• He would make a shitload of money like this is doing just orders, have a fool like pizza and shaded.

  • He just eats it.

  • He gets paid, like hundreds of $1000 a year.

  • How do you feel about the whole Asian hip hop scene blowing up in the U.

  • S.

  • I know we have Chris Woo.

  • We have yourself.

  • We have 88 rising.

  • Are we seeing a moment for Asian Rat?

  • Right now?

  • The space is getting bigger for for people like me, for people like you know how our brothers which Brian People like Stupid Young you know that he's just Cambodian do from Long Beach.

  • He's like an Asian Y G.

  • You know, there's people like Don't found it has been putting off for a while, So I think people are getting used to seeing an Asian person you know, rapping and do hip hop.

  • And so, like they're getting used to it.

  • So the space for it is getting next up.

  • We have the classic Korean style curry rights here Chris is making the dish with a pack of instant curry powder, two cups of cooked rice, potato, carrots, onions, garlic and bacon.

  • And then a fried egg is laid on top.

  • You're breaking the egg first.

  • I'm gonna follow you.

  • All right?

  • No, don't follow me.

  • I don't really carry that often, so I'm just doing what feels natural to me.

  • Good.

  • Very like sick consistency for the curry on the rights.

  • The egg is really nice with it.

  • How is this compared to all the other careers that you've tried?

  • Um, this one's I feel like maybe a little bit more savory, but similar to a Japanese curry.

  • OK, Very different from like the Jamaican in the Japanese ones.

  • A little bit more on the sweeter side, we ever had Japanese.

  • I really like that.

  • So from my understanding, currying curry came from Japan.

  • How would you describe the similarities or differences between Japanese and Korean cuisine?

  • Mean?

  • They definitely have sushi, um, sushi And like and, um, Korea.

  • They have played okay, eyes like sashimi.

  • And then in Korea is called a la me on.

  • And then Japanese called Lamine.

  • Oh, yeah.

  • I feel like in Korea everything's a little bit more spicy because they use a lot more peppers.

  • So, yeah, there are similar dishes, but the tastes are very different for sure.

  • So I know that this is actually a big home cooking staple.

  • Was the food like in your house growing up?

  • Your mom make this?

  • Definitely.

  • Everything would have rights involved because, like I love rice abrasion be like hamburger helper with rice.

  • I could be like a fusion of Western food and Korean food.

  • I don't really like Carrie going up.

  • I didn't like kimchi before.

  • I went to Korea.

  • What now is kind of like all I eat is carrying food, So I've been talking a lot about Korea, but I know you're from Seattle, and you've lived a lot of your life there.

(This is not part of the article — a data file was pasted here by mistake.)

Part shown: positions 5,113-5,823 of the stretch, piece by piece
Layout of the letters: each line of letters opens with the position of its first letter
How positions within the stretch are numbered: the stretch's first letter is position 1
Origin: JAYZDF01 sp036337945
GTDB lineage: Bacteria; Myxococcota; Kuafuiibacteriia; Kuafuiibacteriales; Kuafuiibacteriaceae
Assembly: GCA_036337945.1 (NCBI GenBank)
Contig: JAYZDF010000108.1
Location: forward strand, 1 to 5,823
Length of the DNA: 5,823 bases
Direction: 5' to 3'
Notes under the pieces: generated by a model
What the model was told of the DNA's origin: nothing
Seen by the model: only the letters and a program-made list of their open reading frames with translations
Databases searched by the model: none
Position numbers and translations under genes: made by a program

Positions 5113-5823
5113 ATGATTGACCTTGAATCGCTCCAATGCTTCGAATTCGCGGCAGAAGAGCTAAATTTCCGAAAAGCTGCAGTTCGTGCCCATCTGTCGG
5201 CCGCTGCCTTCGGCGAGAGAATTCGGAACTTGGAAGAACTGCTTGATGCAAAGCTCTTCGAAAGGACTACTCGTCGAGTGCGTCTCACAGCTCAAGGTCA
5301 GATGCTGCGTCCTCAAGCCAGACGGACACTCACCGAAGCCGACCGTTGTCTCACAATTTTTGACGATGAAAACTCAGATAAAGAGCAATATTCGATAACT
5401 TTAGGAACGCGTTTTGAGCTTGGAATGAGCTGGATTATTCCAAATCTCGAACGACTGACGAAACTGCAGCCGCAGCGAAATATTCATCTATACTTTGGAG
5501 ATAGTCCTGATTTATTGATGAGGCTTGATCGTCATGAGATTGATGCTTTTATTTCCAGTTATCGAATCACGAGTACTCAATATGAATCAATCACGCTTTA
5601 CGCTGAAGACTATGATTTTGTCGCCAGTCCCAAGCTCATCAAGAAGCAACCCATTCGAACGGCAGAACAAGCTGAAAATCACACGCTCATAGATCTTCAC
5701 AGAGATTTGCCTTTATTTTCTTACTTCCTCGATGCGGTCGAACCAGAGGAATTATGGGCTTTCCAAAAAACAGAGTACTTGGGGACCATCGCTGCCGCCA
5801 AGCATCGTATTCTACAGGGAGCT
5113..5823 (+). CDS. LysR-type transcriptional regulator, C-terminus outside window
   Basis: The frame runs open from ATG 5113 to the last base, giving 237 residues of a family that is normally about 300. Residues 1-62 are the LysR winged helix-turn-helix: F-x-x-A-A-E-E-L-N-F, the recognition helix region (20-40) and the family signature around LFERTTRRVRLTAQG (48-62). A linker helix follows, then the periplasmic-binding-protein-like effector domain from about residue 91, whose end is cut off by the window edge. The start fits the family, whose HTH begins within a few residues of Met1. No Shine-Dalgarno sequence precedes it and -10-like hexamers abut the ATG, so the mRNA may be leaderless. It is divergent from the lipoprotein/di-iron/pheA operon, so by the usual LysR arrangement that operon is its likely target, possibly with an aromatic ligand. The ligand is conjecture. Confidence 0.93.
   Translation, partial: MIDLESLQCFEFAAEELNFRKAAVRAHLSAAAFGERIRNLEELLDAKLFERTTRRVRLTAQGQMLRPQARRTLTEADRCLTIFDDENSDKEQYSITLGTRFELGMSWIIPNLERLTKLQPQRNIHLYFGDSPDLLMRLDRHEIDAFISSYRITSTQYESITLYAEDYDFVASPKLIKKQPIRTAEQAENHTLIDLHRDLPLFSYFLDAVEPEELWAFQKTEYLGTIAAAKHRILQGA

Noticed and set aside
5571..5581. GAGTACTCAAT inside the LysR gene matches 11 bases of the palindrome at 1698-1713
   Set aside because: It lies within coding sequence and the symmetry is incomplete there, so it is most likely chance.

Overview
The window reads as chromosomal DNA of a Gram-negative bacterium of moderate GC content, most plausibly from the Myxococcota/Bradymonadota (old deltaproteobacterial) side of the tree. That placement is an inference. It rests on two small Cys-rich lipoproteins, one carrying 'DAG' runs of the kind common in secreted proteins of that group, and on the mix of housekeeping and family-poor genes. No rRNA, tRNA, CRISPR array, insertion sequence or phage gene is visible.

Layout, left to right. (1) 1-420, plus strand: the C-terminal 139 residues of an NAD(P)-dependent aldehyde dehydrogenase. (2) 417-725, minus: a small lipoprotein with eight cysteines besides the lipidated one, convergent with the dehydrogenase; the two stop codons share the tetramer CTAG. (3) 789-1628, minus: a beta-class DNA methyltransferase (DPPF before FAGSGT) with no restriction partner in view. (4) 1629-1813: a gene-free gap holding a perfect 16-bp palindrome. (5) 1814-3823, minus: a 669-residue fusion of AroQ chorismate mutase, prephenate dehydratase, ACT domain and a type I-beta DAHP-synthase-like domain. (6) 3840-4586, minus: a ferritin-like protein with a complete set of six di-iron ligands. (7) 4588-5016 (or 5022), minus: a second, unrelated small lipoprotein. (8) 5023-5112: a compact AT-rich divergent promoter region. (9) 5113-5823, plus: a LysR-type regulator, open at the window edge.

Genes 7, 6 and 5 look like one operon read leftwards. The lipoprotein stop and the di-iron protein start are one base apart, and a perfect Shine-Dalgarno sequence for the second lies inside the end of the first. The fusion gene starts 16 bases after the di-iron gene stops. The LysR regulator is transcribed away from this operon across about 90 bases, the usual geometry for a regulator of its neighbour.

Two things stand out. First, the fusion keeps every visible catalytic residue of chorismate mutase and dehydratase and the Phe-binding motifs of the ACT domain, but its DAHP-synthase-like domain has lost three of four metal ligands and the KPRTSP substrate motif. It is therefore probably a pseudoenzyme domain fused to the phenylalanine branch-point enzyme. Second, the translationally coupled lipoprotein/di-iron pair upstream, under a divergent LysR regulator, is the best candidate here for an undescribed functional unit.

• Seattle actually invented the American style of teriyaki.

  • Ever since I was going up until now, it was like it has been hell and just teriyaki spots.

  • And it's all my Korean people, like all the Korean families, they either on like a dry cleaning or like a teriyaki splatter.

  • Okay, I guess.

  • You know, like the Korean Americans in Seattle, they kind of like teriyaki, But their own twist to it.

  • I used to eat it a lot.

  • Not so much these days.

  • Well, I don't want to step because we got one more dish.

  • You're gonna love it.

  • You're gonna call your mom and say, Hey, all those days that you were making curry, I was wrong.

  • Mom, I'm sorry.

  • For sure is good.

  • Let's go.

  • Hey, what's up, buddy?

  • Miss.

  • Chef Chris.

  • Oh, chef owner of Shingle Hawaii.

  • Soul sausage, managing partner of K Pop Foods.

  • And I'm here in K town.

  • I'm taking overto bonk doing a curry Korean takeover.

  • Karina Korean sampling In Korean culture, it was more like a comfort food, You know, you'd come home from a rainy day.

  • You know, your mom wouldn't make you this site.

  • Nice.

  • Hot, bubbly, gooey curry from out of the packet over some rice.

  • It was kind of like our like comfort food.

  • Asgard Chicken noodle soup.

  • So basically different.

  • Jane Jasmine was barbecue curry chicken with cheese.

  • Space office.

  • Really fun dish in Korea where they take chicken with some melted mozzarella.

  • But what we did today was kind of just sparked it up with some curry.

  • It's a really fun and really delicious This The first thing I do with that dish was marinate the chicken in the curry, let that sit for a couple hours and then once that marinated throat right under the girl we're looking for the chicken Warm, grilled A Is that nice char?

  • You know, I'm sure that some natural sugars in the curry I want to get caramelized.

  • The type of cheese we're using is just good old classic mozzarella.

  • Apparently, mozzarella is a big thing in career right now.